Fr. Robert Barron speaks of 70s Catholicism as the era of “beige Catholicism” where all the zest, color, edginess, and zeal of the Catholic faith was painted over and Catholics sought to blend in, even disappear. Welcome to the results of “salt gone flat” Catholicism. Little by little we must recover our salt, our zest, pep and even stinging quality. Flat Catholics are good for nothing.
And if the salt will not be salt, there is no salt-substitute for it. Thus Jesus asks rhetorically: if salt becomes insipid, with what will you restore its flavor? Again there is no substitute for Christians. If we will not be light, the world is in darkness. If we will not be salt the world will not be purified, preserved, or have anything good or tasty about it at all. The decay of Western culture happened on our watch when we collectively decided to stop being salt and light.
3. Keep salt in yourselves and you will have peace with one another. - In other words, allow the salt, allow the purification to have its effect. And only if we do this will we have peace with one another.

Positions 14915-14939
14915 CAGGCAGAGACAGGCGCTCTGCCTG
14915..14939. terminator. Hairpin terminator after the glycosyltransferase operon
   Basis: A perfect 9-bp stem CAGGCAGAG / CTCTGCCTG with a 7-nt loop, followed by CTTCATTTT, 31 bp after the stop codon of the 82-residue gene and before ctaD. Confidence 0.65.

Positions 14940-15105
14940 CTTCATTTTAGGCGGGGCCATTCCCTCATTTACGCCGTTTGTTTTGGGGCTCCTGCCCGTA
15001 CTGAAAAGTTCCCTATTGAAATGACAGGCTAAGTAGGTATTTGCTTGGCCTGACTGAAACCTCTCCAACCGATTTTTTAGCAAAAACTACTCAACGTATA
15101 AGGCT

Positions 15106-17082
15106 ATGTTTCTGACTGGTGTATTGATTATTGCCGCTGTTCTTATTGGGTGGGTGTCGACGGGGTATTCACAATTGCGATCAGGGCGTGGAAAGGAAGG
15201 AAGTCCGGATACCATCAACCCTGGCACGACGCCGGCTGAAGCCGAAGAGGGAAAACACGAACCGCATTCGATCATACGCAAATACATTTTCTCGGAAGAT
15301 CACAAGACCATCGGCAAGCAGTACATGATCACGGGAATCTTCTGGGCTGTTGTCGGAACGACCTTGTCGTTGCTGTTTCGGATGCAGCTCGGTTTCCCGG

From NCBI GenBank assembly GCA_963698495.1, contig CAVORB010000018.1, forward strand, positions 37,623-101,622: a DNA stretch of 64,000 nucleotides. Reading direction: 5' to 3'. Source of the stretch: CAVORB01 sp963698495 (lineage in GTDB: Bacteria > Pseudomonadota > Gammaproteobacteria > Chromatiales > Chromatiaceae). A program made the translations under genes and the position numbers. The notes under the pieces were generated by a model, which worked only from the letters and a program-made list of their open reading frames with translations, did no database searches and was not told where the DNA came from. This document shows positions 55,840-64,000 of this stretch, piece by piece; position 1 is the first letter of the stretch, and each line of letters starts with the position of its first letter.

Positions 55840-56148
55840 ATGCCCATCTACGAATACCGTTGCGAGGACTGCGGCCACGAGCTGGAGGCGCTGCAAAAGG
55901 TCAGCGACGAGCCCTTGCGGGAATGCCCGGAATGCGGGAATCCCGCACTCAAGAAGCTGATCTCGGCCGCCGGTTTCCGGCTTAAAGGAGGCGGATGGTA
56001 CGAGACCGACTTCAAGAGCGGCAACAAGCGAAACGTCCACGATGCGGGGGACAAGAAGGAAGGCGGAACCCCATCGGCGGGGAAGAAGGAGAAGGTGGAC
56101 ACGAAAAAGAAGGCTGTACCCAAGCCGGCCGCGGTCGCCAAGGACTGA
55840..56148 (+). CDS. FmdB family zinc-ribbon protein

Our divisions and lack of peace are caused by our sins. Thus, to accept the purification of being salted with fire is our only true hope for peace. When the Lord burns away my envy, I no longer resent your gifts, I rejoice in them and come to appreciate that I need you to complete me. Thus there is peace. When the Lord burns away my jealously and greed and helps me be grateful for what I have, I no longer desire to take what is rightly yours, neither do I resent you for having it. And there is peace. When the Lord burns away my bitter memories of past hurts and gives me the grace to forgive, an enormous amount of poison goes out of my soul and I am equipped to love, be kind, generous and patient. And there is peace.
Yes, allowing ourselves to be salted with fire is a source of peace for us. And while we may resist the pain of fire and salt, just like any stinging medicine we must learn that is it good for us, painful though it is. Yes, it brings peace, it ushers in shalom.
Everyone will be (must be) salted with fire!
Here are some photos from saltier times. I do not idealize them, but there was a time when Catholics stood out and were anything but beige, a time when, as Belloc says, “In Catholic countries the sun doth shine, and there is music and good red wine. At least I have always thought it so, Benedicamus Domino.”